Skip universal navigation

New York State Universal header

Skip to main content

Volume 11 - Opinions of Counsel SBRPS No. 13

Opinions of Counsel index

Agricultural exemption (agricultural production requirement) (conversion) (Federal Wetlands Reserve Program) - Agriculture and Markets Law, §§ 305, 306; Real Property Tax Law, § 481:

Parcels participating in the Federal Wetlands Reserve Program do not qualify as “land used in agricultural production” and are no longer eligible for agricultural assessments. Where such parcels previously received agricultural assessments, such participation does not constitute a conversion of the use of the property.

We have received an inquiry concerning two parcels which previously received agricultural assessments (Agriculture and Markets Law, Art. 25-AA; Real Property Tax Law, §481) and are now being considered for participation in the Federal Wetlands Reserve Program administered by the United States Department of Agriculture (16 U.S.C. §3837 et seq.). The purpose of the Federal Wetlands Reserve Program is “to assist owners of eligible lands in restoring and protecting wetlands” (16 U.S.C. §3837(a)). Property owners who participate in the Federal Wetlands Reserve Program must execute a “Warranty Easement Deed” to the federal government that prohibits the use of the land for commercial farming for a minimum period of 30 years. {1}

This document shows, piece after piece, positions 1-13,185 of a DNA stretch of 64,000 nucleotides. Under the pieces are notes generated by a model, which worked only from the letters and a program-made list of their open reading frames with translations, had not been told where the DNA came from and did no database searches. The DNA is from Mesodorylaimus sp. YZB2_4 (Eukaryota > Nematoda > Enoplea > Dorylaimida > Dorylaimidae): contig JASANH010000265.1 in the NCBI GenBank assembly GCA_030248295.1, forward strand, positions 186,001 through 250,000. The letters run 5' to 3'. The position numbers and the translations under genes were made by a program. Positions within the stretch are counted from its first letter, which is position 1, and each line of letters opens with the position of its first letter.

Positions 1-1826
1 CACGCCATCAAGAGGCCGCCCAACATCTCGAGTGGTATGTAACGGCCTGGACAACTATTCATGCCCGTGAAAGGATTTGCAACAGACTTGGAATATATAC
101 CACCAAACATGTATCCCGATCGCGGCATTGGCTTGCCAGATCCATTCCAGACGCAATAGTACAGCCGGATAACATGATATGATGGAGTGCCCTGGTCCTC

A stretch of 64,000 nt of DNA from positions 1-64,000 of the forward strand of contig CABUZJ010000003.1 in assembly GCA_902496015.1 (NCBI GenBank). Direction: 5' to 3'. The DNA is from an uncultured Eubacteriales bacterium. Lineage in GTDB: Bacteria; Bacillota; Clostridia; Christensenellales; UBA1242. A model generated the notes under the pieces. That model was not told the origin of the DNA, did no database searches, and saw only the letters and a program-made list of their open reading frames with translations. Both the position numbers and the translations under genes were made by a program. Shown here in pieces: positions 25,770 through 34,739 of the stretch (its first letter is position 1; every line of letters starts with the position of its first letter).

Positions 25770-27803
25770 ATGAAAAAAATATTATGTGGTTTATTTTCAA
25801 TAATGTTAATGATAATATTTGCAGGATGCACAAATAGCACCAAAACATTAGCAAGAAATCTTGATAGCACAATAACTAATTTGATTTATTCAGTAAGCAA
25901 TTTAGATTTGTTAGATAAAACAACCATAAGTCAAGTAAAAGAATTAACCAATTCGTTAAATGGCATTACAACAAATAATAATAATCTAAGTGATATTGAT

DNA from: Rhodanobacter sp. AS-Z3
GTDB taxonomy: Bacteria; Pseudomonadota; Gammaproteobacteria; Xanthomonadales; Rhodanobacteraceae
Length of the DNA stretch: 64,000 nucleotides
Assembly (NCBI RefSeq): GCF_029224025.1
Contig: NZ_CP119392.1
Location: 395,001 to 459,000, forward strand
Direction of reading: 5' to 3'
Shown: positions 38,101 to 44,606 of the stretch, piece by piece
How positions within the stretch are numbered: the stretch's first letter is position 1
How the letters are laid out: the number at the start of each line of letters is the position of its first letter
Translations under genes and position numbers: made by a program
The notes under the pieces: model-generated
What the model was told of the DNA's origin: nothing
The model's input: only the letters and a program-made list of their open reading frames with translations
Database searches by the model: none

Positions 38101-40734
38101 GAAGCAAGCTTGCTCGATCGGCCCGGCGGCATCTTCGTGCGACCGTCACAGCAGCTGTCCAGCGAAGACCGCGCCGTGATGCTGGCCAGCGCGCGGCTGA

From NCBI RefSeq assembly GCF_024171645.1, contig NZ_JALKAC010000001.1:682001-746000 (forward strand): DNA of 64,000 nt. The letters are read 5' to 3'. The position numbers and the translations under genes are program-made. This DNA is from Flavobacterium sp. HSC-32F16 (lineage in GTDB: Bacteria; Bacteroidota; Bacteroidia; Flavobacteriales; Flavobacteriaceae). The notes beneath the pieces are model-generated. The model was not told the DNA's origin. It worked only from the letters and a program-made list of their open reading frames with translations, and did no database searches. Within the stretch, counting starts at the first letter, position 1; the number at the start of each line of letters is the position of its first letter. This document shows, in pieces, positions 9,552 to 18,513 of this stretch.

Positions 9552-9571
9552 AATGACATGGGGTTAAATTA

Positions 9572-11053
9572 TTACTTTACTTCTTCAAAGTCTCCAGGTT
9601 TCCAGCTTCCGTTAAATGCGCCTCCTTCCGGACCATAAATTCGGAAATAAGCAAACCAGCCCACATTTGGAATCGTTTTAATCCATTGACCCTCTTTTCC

A title search has revealed that as recently as 1992 the landowner filed a “Commitment of Land to Continued Agricultural Production” for both parcels. It is our understanding that the two parcels, which apparently were located outside agricultural districts when the commitments were executed, are now located within an agricultural district (i.e., the district boundaries have been altered pursuant to Agriculture and Markets Law, §303). It is our further understanding that the two parcels are not currently “used in agricultural production,” do not now receive agricultural assessments, and have not received agricultural assessments for more than seven years (see, Agriculture and Markets Law, Art. 25-AA).

The question is whether the commitments to continued agricultural production are still in effect, and if they are, what effect the commitments have on the eligibility of the two parcels to participate in the Federal Wetlands Reserve Program.

In our opinion, the commitments to continued agricultural production no longer have legal significance. {2}  Failing to continue to keep land in agricultural production has the potential of resulting in additional real property tax liability only if the conversion to a non-agricultural use occurs within a time period specified in Article 25-AA. Since the two parcels are now located within an agricultural district, the relevant time period is five years from the “last year in which the land benefited from an agricultural assessment...” (Agriculture and Markets Law, §305(1)(d)(i)). If the two parcels had remained outside agricultural districts, the relevant time period would have been “eight years from the time an agricultural assessment was last received...” (Agriculture and Markets Law, §306(2)(a)(i)). Both time periods have expired - the two parcels have not received agricultural assessments for at least eight years.